Ambassador Kim Hae-yong.(ASEAN-Korea Center)
Aug. 8th, 2022 is the 55th anniversary of the ASEAN’s foundation. Congratulations on ASEAN Day through this page. It is not an overstatement that ASEAN Member States have manifested their earnest efforts to seek peace and prosperity in the region since its establishment, overcoming unexpected obstacles over the past five and a half decades.
Last May, I had the chance to meet the president and vice president of a university in Vietnam, a member of “Passage to ASEAN Association,” which represents a network of 80 universities and colleges from ASEAN countries and consists of more than 1.2 million students. Along with an introduction of the university, they pinpointed on the need to increase exchanges among the youth and further deepen mutual understanding in order to accumulate future-oriented developments in ASEAN-Korea relations. Recognizing the bigger thirst on ASEAN’s end for youth exchanges from the meeting, the ASEAN-Korea Center also reaffirms the key role that our youth play in developing a genuine, sustainable and mutually beneficial cooperation between ASEAN and Korea.
Since the establishment of Sectoral Dialogue Partnership in 1989, ASEAN and Korea have made rapid developments over the years. All areas including trade, investment, culture and tourism, and people-to-people exchanges saw remarkable advancements especially after the agreement on the Joint Declaration on ASEAN-ROK Strategic Partnership for Peace and Prosperity in 2010. Although the two sides may have inevitably lost some traction due to the onset of COVID-19, stable figures in trade and investment depict much potential for recovery once the pandemic is settled.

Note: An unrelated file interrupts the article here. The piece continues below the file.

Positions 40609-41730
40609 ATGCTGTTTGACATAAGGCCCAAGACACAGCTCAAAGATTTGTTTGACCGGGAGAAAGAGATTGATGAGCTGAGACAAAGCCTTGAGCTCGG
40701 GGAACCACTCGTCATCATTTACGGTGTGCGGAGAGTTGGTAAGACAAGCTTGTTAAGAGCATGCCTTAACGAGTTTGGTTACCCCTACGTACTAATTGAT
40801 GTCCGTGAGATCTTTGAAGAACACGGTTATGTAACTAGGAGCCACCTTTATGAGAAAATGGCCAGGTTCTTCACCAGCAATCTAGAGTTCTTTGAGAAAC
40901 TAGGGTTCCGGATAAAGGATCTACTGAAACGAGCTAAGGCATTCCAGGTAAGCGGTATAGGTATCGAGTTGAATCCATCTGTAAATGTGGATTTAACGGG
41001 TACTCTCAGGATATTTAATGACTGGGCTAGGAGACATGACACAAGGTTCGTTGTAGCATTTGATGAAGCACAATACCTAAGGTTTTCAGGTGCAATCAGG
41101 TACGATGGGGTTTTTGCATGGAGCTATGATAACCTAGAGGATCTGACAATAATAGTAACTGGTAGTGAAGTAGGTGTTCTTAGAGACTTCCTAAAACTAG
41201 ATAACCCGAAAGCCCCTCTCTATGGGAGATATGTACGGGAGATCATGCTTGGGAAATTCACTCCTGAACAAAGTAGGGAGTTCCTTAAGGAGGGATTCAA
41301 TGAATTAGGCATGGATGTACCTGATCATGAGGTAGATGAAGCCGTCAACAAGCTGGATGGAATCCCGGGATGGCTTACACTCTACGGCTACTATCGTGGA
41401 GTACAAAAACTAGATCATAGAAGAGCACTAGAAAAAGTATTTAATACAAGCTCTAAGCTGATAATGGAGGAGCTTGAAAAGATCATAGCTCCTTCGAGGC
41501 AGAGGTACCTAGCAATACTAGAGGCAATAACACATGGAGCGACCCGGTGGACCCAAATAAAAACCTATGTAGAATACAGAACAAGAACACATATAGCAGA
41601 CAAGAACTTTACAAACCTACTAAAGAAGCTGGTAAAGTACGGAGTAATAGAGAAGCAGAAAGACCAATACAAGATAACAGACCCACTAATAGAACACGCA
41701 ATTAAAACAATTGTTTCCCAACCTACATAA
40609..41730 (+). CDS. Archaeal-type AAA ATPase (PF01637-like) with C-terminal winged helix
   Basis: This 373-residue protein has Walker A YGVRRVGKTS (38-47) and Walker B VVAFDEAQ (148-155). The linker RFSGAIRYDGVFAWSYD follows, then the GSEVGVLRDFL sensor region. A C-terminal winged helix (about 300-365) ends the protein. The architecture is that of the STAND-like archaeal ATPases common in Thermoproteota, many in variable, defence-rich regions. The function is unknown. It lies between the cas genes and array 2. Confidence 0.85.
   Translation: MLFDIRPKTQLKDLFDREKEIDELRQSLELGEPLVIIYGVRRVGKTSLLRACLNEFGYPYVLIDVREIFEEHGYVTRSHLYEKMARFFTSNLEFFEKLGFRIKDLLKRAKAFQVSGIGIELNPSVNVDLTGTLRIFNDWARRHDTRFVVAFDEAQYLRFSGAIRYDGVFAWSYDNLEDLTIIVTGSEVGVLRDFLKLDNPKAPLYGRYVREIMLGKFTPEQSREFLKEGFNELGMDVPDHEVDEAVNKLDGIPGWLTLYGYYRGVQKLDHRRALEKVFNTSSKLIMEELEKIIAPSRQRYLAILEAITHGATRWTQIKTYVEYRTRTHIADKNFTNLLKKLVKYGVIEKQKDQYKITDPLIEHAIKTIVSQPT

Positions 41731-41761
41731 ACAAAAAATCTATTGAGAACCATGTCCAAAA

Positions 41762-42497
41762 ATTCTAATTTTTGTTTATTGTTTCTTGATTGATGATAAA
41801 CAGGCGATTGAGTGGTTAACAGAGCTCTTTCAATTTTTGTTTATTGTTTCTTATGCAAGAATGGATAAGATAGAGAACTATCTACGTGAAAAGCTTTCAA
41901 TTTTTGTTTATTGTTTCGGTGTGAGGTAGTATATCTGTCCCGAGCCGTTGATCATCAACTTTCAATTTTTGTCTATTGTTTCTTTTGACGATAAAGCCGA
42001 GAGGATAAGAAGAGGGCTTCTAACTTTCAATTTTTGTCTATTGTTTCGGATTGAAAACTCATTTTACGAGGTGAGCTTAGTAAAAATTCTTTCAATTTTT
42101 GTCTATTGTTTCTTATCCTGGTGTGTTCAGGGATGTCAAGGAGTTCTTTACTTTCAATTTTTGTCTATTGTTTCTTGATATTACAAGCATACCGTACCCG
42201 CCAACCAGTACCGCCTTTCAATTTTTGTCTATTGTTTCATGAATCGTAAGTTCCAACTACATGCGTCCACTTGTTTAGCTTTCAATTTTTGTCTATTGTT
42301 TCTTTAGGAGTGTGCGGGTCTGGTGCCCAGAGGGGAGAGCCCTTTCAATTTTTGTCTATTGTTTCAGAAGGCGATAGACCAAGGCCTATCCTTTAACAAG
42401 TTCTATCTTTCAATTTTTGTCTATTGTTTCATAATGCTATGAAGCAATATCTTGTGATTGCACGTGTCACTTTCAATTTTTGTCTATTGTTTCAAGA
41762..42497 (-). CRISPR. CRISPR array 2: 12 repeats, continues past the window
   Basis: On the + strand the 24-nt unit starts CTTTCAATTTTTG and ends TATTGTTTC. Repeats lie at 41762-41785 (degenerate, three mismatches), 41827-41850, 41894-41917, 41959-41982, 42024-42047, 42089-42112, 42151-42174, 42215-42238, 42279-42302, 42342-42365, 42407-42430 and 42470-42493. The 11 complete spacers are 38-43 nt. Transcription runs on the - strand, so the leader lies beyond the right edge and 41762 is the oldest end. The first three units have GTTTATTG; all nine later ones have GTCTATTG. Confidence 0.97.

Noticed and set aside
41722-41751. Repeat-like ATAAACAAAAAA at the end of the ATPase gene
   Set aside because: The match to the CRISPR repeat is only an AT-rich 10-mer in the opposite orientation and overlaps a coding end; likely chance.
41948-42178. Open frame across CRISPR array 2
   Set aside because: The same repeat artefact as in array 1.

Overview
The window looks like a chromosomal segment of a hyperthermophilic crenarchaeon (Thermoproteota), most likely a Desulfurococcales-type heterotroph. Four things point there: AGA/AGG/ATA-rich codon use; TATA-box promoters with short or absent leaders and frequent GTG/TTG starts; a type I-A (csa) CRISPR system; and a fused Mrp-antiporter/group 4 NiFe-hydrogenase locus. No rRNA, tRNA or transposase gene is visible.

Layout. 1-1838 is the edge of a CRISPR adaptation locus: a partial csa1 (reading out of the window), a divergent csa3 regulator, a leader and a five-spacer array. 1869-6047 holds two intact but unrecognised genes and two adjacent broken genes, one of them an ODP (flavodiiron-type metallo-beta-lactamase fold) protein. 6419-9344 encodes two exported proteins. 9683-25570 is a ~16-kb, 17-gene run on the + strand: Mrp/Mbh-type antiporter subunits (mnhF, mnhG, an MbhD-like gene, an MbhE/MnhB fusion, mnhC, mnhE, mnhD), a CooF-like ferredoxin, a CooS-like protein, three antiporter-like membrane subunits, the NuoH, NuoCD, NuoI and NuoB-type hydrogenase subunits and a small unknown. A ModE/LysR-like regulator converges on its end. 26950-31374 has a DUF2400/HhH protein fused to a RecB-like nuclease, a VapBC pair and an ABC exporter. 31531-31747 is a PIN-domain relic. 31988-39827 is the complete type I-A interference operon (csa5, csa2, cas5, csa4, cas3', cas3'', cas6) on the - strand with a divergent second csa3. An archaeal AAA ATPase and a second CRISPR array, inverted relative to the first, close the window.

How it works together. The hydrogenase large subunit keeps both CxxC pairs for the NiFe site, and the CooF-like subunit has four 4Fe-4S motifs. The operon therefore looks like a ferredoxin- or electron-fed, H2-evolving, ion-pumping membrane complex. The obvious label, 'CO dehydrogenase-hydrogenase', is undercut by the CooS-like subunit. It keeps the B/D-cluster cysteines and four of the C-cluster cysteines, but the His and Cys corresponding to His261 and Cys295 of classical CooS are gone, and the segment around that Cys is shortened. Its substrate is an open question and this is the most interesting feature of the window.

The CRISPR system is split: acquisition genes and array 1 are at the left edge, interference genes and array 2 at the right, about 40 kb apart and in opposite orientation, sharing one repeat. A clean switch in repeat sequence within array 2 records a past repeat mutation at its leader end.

With high hopes for recovery and aspiration for consolidation of the partnership, the role of youth can be much highlighted as they are the future players of ASEAN-Korea relations. ASEAN has very young and dynamic demographics, with the population under age 35 taking up 57 percent of the total. The role of youth is also highly valued by ASEAN, as seen through ASEAN Secretariat’s declaring year 2022 as the “Year of ASEAN Youth” under the chairmanship of Cambodia.
Against this backdrop of the growing importance of youth’s role, one of the most crucial assignments that lies ahead for the youth of ASEAN and Korea is perceiving one another as equal partners. For Koreans, ASEAN should not only be seen as a provider of tourist destinations, low-wage workers, or exotic food, but as a true friend who can support when in need. For ASEAN, Korea should be given greater value and perceived as a partner who shares common values, rather than just as a country with economic benefits or as a source of K-pop and K-drama. To alter such status quo into a more balanced perception for the future of ASEAN-Korea relations, the ASEAN-Korea Center is carrying out many efforts.